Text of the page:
Former Boston University President Dr. John Silber passed away this morning, September 27, from kidney failure. He was 86 years old.
“Our thoughts and prayers go first to [Dr. Silber's] family, including especially his children and grandchildren,” wrote University President Dr. Robert A. Brown in a letter to the school. “Their loss is greatest and most immediate.”
Dr. Silber, who served as president from 1971 to 1996 and chancellor from 1996 to 2003, is best known for having implemented some of both Boston and BU’s greatest educational aspects while being controversially reputed as “proudly elitist and forthright in his traditionalism,” according to The Boston Globe.
Facing the university’s $8.8 million deficit, disorganization, lack of technology, and little fundraising at the start of his term, Dr. Silber recalled “running Boston University [back then] was like trying to fly a 747 without avionics, without an instrumental panel,” to the BU Bridge in 2002.
Nonetheless, Dr. Silber managed to balance BU’s budget in a year and a half and furthermore increased BU’s endowment from $18.8 million to $430 million under his 25-year presidency. Dr. Silber successfully recruited notable faculty including Nobel Prize winners Elie Wiesel, Derek Walcott, and Saul Bellow. Boston University Academy was founded and the physical campus size doubled, adding new buildings such as the Metcalf and Photonics Centers and the School of Management.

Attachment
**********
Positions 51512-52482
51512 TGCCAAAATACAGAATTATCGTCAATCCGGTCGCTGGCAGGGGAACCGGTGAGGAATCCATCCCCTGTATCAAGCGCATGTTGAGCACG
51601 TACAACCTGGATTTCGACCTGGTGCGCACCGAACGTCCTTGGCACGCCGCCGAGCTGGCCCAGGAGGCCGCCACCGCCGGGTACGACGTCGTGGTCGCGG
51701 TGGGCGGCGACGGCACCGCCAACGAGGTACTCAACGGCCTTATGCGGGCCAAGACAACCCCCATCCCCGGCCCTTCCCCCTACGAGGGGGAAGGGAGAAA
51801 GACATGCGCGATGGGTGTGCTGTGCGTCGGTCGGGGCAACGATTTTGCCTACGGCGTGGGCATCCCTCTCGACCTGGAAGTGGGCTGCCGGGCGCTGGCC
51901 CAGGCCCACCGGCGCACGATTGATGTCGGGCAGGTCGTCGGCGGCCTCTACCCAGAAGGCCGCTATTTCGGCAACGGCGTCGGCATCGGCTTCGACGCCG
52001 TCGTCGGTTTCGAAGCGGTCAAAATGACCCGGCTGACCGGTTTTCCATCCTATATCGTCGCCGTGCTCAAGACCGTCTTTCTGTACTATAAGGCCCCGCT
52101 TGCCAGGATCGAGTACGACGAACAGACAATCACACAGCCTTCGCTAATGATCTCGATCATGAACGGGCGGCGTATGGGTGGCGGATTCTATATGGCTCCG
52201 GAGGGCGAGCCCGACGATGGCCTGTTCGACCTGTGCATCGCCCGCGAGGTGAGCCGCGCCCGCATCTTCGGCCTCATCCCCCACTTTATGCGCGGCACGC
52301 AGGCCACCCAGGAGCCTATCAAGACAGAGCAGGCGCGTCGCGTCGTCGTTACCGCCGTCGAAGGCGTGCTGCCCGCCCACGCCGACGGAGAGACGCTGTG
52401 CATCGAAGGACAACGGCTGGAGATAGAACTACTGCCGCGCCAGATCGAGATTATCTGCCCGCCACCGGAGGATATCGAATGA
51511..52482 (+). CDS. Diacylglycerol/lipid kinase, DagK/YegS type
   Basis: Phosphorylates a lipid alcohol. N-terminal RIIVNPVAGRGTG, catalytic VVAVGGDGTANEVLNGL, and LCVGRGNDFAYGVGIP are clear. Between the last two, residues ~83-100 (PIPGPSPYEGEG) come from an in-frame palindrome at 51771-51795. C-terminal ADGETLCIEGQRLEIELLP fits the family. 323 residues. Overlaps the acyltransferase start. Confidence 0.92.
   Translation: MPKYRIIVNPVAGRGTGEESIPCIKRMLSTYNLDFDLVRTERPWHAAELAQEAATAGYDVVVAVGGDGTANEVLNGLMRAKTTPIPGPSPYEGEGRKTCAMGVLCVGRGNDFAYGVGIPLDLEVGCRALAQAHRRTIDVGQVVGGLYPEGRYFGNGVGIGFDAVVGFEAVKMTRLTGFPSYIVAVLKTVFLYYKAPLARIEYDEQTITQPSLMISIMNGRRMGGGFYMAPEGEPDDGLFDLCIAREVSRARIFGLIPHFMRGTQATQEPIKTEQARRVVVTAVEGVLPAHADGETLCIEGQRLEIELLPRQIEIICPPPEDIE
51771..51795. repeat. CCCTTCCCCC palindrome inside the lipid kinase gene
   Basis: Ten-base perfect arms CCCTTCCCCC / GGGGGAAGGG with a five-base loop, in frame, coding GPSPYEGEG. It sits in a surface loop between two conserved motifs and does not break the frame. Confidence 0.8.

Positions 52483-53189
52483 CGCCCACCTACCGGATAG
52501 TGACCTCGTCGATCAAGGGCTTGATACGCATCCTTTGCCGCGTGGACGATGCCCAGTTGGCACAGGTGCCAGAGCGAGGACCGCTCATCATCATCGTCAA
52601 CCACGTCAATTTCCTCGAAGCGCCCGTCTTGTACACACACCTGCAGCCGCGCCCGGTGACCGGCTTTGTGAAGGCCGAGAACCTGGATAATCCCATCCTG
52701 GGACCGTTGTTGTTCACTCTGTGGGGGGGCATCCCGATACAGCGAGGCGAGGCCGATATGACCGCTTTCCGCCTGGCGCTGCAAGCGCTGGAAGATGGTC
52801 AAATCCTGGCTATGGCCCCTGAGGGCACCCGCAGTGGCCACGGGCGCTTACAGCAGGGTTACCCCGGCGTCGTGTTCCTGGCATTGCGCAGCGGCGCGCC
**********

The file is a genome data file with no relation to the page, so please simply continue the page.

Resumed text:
While failing to secure the state governorship in 1990, Dr. Silber remained active in shaping the Boston and Commonwealth community. Dr. Silber helped establish the Boston University/Chelsea Partnership in 1988, where the university managed the failing public school system for two decades. Serving on the state Board of Education from 1995 to 1999, Dr. Silber also led the design of the MCAS exams, which are administered annually to public school students throughout Massachusetts.
Such accomplishments did not come without criticism. In a 1977 Esquire article, late writer Nora Ephron called Dr. Silber out as “the meanest SOB on campus,” while his own faculty voted to fire him twice.
Dr. Brown, while praising Dr. Silber’s accomplishments, acknowledged the President Emeritus’s abrasive manner.
“There were some who found fault with [Dr. Silber's] candor, and those who disagreed with him on some policy or decision, but nobody can deny John’s legacy,” said Brown. “He was famously outspoken and unhesitant in decision-making. He left an indelible imprint on Boston University and set the foundation for the course to greatness that we are steering today. We owe John a tremendous debt of gratitude.”
Colin Riley, BU’s Head of Public Relations said Dr. Silber “had a vision” for BU, and transformed the university by bringing in strong faculty and raising the academic caliber for both applicants and students. As for his demeanor, Riley recalled Dr. Silber’s remark when anyone would introduce him as the controversial president of Boston University.
Said Silber, “Controversial is the least you should expect of a living, breathing human being.”
Dr. Silber is survived by six daughters, one son, one brother, 26 grandchildren, and three great-grandchildren. Memorial information will be published when available.